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Reductive amination

Reductive amination is a chemical reaction which involves the conversion of a carbonyl group to an amine. The carbonyl group is most commonly a ketone or an aldehyde.


Reaction mechanism

In organic synthesis

In this organic reaction, the amine first reacts with the carbonyl group, in a reversible manner, to form the imine accompanied by the loss of one molecule of water by alkylimino-de-oxo-bisubstitution. The equilibrium between aldehyde/ketone and imine can be shifted toward imine formation by removal of the formed water through physical or chemical means. This intermediate imine can then be isolated and reduced with a suitable reducing agent (e.g. sodium borohydride). This is indirect reductive amination.

However, it is also possible to carry out the same reaction all in one pot, with the imine formation and reduction occurring concurrently. This is known as direct reductive amination and is carried out with reducing agents that are more reactive toward imines than ketones, such as sodium cyanoborohydride (NaBH3CN) or sodium triacetoxyborohydride (NaBH(OCOCH3)3).

This reaction is related to the Eschweiler-Clarke reaction in which amines are methylated to tertiary amines, the Leuckart-Wallach reaction with formic acid and to other amine alkylation methods as the Mannich reaction and the Petasis reaction.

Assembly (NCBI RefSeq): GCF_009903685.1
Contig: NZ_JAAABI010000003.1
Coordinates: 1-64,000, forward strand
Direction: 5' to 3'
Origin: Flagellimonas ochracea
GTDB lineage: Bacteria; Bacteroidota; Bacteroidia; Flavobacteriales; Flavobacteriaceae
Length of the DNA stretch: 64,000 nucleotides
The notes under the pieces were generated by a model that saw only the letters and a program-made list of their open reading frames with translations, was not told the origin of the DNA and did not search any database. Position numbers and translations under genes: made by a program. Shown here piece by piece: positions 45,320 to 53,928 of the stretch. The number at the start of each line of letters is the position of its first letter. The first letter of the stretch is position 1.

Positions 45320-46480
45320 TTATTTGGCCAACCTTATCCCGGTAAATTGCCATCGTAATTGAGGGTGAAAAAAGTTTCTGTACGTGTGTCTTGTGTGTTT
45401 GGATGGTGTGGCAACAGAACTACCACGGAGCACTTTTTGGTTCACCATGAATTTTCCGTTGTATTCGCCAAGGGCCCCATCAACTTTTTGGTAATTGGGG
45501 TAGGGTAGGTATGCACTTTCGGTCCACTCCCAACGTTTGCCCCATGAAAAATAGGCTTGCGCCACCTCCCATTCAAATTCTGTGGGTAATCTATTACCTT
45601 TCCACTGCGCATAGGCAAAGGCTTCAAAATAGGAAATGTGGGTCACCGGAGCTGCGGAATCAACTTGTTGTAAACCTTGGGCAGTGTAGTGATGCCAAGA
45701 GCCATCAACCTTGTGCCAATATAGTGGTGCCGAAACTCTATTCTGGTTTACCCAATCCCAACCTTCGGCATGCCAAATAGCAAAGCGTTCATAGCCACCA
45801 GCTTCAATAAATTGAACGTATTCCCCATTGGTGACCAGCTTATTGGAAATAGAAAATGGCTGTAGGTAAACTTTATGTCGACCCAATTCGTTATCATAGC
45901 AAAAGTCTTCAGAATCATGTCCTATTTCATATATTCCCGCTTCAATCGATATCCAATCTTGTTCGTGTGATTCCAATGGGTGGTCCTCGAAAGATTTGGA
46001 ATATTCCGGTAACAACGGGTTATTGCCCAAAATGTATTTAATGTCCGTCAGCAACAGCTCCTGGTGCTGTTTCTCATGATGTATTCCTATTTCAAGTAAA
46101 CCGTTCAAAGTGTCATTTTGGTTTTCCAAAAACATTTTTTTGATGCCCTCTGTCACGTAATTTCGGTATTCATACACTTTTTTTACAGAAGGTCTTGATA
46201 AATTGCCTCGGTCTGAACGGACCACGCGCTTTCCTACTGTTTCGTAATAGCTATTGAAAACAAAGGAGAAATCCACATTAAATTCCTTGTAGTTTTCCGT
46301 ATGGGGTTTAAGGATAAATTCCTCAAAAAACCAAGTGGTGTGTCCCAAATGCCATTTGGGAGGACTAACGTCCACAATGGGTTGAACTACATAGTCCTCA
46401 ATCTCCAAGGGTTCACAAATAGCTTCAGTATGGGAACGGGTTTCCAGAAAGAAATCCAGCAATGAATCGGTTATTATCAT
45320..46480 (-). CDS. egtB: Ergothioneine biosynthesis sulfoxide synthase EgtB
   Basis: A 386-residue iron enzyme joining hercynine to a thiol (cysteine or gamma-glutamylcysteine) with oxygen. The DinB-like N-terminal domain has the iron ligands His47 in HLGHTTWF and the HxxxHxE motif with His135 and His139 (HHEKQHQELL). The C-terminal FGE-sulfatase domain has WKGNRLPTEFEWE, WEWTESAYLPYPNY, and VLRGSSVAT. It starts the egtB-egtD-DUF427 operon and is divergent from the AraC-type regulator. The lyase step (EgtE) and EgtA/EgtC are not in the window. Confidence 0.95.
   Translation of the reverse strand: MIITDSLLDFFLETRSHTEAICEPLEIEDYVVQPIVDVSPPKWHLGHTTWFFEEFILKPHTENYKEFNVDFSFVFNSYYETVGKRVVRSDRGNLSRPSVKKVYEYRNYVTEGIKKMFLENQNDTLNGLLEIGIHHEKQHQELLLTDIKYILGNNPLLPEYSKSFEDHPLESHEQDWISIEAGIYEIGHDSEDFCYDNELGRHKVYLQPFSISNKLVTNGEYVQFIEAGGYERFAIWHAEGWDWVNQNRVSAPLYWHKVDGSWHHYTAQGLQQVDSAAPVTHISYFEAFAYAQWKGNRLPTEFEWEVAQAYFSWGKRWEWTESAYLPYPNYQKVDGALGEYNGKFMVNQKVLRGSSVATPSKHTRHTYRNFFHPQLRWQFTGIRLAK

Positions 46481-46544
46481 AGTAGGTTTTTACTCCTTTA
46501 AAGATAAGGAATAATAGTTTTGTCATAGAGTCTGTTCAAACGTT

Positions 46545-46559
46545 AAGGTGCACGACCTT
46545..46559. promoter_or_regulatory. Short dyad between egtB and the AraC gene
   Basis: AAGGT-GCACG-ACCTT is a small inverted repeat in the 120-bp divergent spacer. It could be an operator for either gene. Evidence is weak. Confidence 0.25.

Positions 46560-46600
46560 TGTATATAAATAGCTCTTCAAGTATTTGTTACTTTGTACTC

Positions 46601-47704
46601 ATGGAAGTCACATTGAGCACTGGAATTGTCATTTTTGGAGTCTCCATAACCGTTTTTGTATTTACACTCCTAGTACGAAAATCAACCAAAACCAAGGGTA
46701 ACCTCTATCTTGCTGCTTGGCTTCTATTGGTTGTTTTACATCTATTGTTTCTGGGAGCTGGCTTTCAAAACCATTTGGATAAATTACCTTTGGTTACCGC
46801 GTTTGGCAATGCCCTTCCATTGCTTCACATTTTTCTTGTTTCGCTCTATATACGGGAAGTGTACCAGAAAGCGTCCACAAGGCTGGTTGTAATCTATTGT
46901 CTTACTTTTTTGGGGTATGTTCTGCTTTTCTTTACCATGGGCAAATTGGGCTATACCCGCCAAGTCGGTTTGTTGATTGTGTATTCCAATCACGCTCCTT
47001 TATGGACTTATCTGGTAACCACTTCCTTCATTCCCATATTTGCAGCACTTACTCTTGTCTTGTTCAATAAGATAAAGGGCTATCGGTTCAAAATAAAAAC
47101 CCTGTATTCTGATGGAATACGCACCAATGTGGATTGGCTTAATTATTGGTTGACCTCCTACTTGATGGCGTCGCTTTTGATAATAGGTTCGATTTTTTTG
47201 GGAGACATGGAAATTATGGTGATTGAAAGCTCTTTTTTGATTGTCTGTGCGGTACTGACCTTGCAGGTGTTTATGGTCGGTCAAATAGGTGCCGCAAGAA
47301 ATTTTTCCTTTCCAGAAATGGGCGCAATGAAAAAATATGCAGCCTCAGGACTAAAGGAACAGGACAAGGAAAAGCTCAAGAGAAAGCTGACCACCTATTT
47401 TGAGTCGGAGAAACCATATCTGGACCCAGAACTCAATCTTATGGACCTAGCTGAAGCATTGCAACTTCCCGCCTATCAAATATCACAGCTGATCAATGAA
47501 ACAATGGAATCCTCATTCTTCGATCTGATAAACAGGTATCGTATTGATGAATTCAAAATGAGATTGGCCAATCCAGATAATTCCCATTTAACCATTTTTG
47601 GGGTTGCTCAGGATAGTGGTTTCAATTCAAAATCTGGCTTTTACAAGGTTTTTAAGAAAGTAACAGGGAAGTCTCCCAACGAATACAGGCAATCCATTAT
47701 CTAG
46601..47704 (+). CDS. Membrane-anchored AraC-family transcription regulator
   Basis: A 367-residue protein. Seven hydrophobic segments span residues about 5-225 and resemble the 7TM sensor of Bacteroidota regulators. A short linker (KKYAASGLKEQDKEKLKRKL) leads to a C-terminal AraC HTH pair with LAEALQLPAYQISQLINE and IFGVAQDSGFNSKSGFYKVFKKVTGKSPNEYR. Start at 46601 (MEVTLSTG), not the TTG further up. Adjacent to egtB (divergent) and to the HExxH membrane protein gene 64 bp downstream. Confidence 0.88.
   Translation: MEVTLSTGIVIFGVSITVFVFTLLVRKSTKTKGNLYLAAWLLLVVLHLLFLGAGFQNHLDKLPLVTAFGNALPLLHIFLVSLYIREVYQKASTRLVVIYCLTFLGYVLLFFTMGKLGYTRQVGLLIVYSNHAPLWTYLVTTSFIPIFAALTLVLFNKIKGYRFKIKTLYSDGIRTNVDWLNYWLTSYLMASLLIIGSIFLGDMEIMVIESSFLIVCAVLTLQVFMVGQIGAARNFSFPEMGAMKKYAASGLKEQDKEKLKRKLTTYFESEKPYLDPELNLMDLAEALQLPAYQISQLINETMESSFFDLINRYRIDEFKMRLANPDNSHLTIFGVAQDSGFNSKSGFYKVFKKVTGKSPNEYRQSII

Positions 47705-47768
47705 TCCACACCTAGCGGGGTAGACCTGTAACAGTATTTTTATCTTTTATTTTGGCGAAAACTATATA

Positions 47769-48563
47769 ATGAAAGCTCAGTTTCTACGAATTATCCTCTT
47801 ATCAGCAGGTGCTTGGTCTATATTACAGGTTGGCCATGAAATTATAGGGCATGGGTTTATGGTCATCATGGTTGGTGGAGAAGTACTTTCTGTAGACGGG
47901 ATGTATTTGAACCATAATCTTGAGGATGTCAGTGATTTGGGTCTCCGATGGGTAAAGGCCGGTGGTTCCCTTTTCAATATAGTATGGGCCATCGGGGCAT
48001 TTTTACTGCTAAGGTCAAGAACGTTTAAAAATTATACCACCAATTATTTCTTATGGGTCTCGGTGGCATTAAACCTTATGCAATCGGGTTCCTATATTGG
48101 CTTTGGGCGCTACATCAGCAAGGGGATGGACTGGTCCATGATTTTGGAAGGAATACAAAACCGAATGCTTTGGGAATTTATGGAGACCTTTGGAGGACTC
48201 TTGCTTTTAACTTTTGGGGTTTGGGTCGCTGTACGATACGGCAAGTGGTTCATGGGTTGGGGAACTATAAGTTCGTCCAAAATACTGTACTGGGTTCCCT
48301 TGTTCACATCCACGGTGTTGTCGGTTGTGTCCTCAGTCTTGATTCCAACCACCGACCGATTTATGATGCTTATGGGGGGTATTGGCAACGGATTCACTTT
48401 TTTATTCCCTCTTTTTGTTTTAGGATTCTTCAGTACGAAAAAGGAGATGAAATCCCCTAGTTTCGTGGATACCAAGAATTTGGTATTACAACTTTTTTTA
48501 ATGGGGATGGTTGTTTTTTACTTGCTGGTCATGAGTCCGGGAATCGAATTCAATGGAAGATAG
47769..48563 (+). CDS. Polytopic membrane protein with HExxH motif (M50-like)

In industry tertiary amines such as triethylamine and Hunig's base, are formed directly from ketones with a gasmixture of ammonia and hydrogen and a suitable catalyst .

The reaction depicted below is an example of an asymmetric reductive amination of an aryl ketone and an aniline.[1][2]

The formation of only one enantiomer from the racemic reactant is attributed to dynamic kinetic resolution because both enantiomers in the racemic imine intermediate interconvert through their common enamine.


A step in the biosynthesis of many α-amino acids is the reductive amination of an α-ketoacid. The process is catalyzed by pyridoxal phosphate and the ammonia source is glutamate. The initial step entails formation of an imine, but the hydride equivalents are supplied by a reduced pyridine to give an aldimine, which hydrolyzes to the amine.[3] The sequence from keto-acid to amino acid can be summarized as follows:



  1. ^ Catalytic Asymmetric Reductive Amination of Aldehydes via Dynamic Kinetic Resolution Sebastian Hoffmann, Marcello Nicoletti, and Benjamin List J. Am. Chem. Soc. 2006, 128(40), 13074 - 13075. (doi:10.1021/ja065404r)
  2. ^ In this reaction the reducing agent is an Hantzsch ester and the chiral catalyst a hydrogen phosphate of the BINAP family. Molecular sieves remove formed water. The enantiomeric ratio is 99:1.
  3. ^ Nelson, D. L.; Cox, M. M. "Lehninger, Principles of Biochemistry" 3rd Ed. Worth Publishing: New York, 2000. ISNB 1-57259-153-6.

See also

  • Forster-Decker method
This article is licensed under the GNU Free Documentation License. It uses material from the Wikipedia article "Reductive_amination". A list of authors is available in Wikipedia.
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